While finding one’s calling is easy for some and effortless for others, the rest may need to travel around the world before figuring out what truly gives them meaning. Robin “Rocky” Braat is one of these lost souls—an underachieving youth from a broken home who finally said enough was enough. Embarking on a search for “authenticity” that takes him to India, this wandering traveler discovers purpose in quite literally the place he least expected. Not fond of children or looking for more than a brief escape from the constraints of home, an AIDS orphanage in Chennai somehow changes his entire outlook on life and how he would live it. By opening his heart he became these children’s brother overnight, building a bond strong enough to put a smile on their faces during their most terrifying trials.
Winner of both the US Grand Jury Prize and Audience Award for documentary at the 2013 Sundance Film Festival, Steve Hoover‘s Blood Brother is more than simply a look into the director’s best friend’s evolution from listless American to tireless supporter of those afflicted by one of our planet’s most heinous diseases all while living without running water in a Third World country eight thousand miles from home. As someone closer to Rocky than anyone—we’ll see how little his grandfather understands his decisions and how unreliable his sister can be—it’s also about Steve learning what took his former roommate away. Add the harrowing experiences of children doing their best to have fun despite needing a medicinal cocktail three times a day and you’ll be hard-pressed to leave the theater with a dry eye.
Most of the footage shot by Hoover, Phinehas Hodges, and Tyson VanSkiver occurs during their visit with Rocky three years into his relocation. Saddled with Visa troubles that forced him back to a US he no longer recognized, Braat finally cajoles Steve into coming to experience India for himself. It’s upon this return that we understand the power he wields over the kids, each one running to him for a massive group hug—their disease an afterthought no one but the newcomers acknowledge. The children know the difference between a Western tourist and someone who will give them his/her all. Rocky is the latter and more, battling with the decision to make Chennai his permanent home to devote his time and energy into the only cause he’s ever truly been able to invest in.
The transformations these children undergo are heartbreakingly shown, uncensored to force us to comprehend the devastating emotional turbulence Braat endures daily. It’s not hard to imagine an introduction to young Surya giddily in good spirits and seemingly healthy while playing with Hoover’s cameras will soon turn into an eye-opening example of AIDS’ tragic horrors, yet you still cannot begin to prepare yourself for seeing the boy bed-ridden with skin sloughing off his sore covered body.
We watch Rocky’s complete and utter breakdowns—not only due to Surya’s hardships, but also the death of a young village girl named Vehmidi that plays out onscreen almost in full. We’re given a crash course into the power of public consciousness and the type of Indian religiosity that holds as much potential to harm as it does heal. Culture clashes with science as Braat second guesses his actions in the face of adversity, falling ill himself from the stress, all while Hoover and his crew experience the stakes of this situation first-hand with the dance between life and death fluctuating every hour, minute, and second without warning. This is Rocky’s day-to-day as he has become these children’s father figure despite having no legal ownership over their lives—but we know the truth and so do they.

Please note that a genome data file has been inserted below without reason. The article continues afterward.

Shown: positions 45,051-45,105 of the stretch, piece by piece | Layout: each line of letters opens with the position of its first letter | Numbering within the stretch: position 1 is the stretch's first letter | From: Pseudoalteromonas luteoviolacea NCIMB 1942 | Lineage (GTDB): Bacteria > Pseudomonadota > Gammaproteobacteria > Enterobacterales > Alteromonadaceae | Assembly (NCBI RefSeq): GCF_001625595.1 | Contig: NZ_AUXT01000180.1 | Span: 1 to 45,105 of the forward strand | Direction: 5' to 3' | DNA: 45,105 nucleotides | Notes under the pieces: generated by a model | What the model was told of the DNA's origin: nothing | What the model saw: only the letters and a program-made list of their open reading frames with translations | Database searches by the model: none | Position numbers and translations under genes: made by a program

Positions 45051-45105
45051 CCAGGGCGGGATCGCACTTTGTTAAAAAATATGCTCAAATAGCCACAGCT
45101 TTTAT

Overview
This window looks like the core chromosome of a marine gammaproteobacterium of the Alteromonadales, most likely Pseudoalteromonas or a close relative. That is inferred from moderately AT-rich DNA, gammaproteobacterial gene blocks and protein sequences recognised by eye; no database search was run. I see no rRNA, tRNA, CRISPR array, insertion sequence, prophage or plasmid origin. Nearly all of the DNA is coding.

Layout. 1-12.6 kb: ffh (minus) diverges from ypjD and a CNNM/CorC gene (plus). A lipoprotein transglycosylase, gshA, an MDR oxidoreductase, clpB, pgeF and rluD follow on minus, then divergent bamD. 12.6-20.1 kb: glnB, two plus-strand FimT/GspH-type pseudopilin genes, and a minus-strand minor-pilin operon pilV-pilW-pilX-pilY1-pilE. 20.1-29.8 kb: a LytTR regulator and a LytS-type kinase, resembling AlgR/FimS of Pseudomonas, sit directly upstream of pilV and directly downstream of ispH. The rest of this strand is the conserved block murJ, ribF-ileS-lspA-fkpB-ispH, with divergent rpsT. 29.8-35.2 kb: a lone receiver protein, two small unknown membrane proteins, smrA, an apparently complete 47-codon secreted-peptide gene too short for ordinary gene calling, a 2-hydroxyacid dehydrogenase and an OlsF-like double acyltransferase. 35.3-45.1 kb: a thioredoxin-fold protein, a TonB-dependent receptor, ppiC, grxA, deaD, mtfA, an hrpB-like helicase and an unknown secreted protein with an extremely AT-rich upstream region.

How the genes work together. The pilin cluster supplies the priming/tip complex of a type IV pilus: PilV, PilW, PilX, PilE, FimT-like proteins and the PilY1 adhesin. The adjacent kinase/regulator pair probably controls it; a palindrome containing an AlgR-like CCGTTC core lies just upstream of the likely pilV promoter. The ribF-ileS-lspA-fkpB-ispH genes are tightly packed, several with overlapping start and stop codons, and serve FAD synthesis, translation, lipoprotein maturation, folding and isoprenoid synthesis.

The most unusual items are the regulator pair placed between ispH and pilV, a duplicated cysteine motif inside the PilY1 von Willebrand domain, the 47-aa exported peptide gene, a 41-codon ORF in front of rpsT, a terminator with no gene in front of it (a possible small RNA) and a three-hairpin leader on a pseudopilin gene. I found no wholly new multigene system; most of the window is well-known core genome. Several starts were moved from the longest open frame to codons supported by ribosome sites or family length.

A big part of Blood Brother’s success lies in the personal connection between filmmaker and subject because Hoover possesses much more latitude to poke and prod Braat for answers to details that he may not have opened up about to a stranger. On the flipside too, it lets Steve get closer to Rocky’s work due to an investment that’s greater than merely crafting a good film. We hear as the director admits his fears and anxieties towards ignoring Western ideas of what AIDS is and his knee-jerk reaction to see all those infected as pariahs to keep distance between. He also acknowledges how watching Rocky wrestle with them, eat off their plates, and clean the blood from their scratches changed his heart and the film can’t help but do so for its viewers as well.
It’s a hopeful document as far as showing how one man can make a difference and that we aren’t prisoners to our birthplace but adventurers able to see the world and plant roots wherever it feels most comfortable. It’s also a relentlessly graphic depiction of a disease too many still take lightly as a problem they can ignore despite the numbers it kills every year. You will laugh at kids being kids, cry when learning that the first word in 24-hours Surya spoke while paralyzed in pain was “No!” to answer Rocky’s telling him he was going home to change, and become inspired by Braat’s compassionate empathy to stay despite only being a glorified volunteer. It’s a tale that speaks towards the human spirit and how the power of one man’s love can be stronger than an entire world’s ignorance.
Blood Brother opens in NYC on Friday, October 18th and LA on Friday, October 25th before rolling out nationally.